2) Soffit mount the speakers (eliminates the issue altogether)
Above about 600 Hz this is a non issue as the rear wall behind the speakers no longer has any effect as sound only raidates forward from typical box speakers at these frequencies. So this issue is most noticeable on male vocals. If you find female vocalists very tightly placed in the soundstage and beautifully transparent and crystal clear but male vocalists do not sound quite as clear, transparent ot tihtly focussed in the same way => then "comb filtering" or rear wall quarter wave cancellation is typically the problem....move your speaker well out into the room if you observe this!
I agree with Gerrym5
There is a guy on AVS with the exact same speakers and he has a set of LAMM's and swears it the best he has ever had. Yes, subjective, but apparently several members have also hear the system and are complimentary.
As for Accuphase, well power amps isn't what I think of when I hear Accuphase. transport/DA, etc maybe. Falls into the same camp as Esoteric, though I think Esoteric makes a superior digital product.
"IMD is is the result of two or more signals of different frequencies being mixed together (as in a stereo speaker set up where the signals are not always equal in frequency), forming additional signals at frequencies that are not, in general, at harmonic frequencies (integer multiples) of either." (Wikipedia)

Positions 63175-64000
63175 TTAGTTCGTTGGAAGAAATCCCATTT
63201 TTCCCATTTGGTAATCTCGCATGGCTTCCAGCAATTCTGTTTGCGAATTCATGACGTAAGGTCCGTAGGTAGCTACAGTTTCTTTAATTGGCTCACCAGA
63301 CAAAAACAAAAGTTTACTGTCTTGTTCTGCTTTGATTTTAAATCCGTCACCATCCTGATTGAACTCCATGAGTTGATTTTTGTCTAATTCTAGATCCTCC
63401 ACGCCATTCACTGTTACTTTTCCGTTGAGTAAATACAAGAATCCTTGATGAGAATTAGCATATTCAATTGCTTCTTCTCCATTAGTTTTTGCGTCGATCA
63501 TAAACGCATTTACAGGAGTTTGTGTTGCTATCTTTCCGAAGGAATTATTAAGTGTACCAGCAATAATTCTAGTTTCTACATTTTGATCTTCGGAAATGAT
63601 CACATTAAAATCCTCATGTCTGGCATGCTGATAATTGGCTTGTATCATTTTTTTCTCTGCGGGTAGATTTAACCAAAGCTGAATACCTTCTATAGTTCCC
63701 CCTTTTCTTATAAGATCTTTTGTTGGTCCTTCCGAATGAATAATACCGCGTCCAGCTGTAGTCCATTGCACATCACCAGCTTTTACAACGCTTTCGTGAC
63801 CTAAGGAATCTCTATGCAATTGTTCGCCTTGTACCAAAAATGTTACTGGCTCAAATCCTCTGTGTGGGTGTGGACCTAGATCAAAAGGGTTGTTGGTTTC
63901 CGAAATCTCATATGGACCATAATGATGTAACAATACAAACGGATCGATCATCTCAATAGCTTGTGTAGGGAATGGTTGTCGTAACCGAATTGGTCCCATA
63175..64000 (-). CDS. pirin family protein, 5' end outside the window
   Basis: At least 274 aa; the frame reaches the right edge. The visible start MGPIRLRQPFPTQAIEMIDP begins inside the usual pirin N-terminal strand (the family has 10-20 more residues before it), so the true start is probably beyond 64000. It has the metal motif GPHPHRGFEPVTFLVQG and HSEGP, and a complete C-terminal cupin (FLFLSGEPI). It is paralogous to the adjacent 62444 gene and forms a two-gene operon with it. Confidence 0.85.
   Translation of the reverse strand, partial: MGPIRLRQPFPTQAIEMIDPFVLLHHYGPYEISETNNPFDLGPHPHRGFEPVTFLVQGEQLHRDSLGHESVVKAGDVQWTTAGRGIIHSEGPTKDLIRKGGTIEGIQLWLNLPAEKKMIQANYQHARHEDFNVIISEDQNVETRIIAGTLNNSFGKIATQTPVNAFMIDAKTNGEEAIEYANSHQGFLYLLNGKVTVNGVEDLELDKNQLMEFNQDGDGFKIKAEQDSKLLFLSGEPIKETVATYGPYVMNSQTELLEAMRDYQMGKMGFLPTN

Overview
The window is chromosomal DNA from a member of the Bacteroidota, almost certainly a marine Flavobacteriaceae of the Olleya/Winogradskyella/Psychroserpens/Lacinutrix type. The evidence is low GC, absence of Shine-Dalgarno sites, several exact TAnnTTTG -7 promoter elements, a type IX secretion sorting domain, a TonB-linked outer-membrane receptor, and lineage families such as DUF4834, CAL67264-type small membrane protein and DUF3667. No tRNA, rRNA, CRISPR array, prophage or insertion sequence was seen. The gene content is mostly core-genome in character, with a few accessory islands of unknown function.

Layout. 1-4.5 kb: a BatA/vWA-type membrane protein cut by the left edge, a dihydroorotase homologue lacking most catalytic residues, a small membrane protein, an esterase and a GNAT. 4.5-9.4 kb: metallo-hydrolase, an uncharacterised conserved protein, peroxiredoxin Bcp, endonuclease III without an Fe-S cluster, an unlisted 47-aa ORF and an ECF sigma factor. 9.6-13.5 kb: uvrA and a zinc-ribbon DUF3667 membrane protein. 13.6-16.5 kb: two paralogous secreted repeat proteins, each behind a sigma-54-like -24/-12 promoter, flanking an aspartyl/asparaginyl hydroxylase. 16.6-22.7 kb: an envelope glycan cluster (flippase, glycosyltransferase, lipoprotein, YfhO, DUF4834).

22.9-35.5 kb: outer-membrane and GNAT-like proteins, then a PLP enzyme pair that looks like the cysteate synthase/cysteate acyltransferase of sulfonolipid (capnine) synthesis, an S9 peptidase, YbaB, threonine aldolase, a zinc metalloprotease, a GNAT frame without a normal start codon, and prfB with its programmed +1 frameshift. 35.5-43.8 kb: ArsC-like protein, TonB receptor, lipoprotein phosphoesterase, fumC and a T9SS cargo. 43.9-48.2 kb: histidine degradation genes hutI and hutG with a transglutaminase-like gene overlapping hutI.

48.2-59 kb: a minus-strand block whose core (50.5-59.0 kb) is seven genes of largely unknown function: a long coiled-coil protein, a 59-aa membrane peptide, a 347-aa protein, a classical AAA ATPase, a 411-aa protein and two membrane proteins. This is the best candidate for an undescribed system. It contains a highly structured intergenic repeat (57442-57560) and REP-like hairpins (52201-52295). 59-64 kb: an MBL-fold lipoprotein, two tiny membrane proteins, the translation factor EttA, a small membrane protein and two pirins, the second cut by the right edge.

"A comb filter adds a delayed version of a signal to itself, causing constructive and destructive interference. The frequency response of a comb filter consists of a series of regularly-spaced spikes, giving the appearance of a comb." (Wikipedia)
I think that both exist in our speaker systems. Prior to experiencing the Sumiko Master Set I dealt with these issues by moving my speakers six-plus feet out into my room. This sacrificed bass performance and still could leave female voices "shouty" or "hooty" and trumpets hardedged and harsh, rather than brilliant.
The Master Set minimizes these negative effects, rendering the system much more transparent and detailed, while removing stress and harshness. It's like a major upgrade in equipment when you experience it.
I'm not putting all my focus on EQ. First, I want to know
what the frequency and pulse response look like, and use that info along with listening to position the speakers before applying any room correction.
With your rear ported speakers a foot out from the wall behind them, I doubt you're getting flat bass response.
I think that both exist in our speaker systems.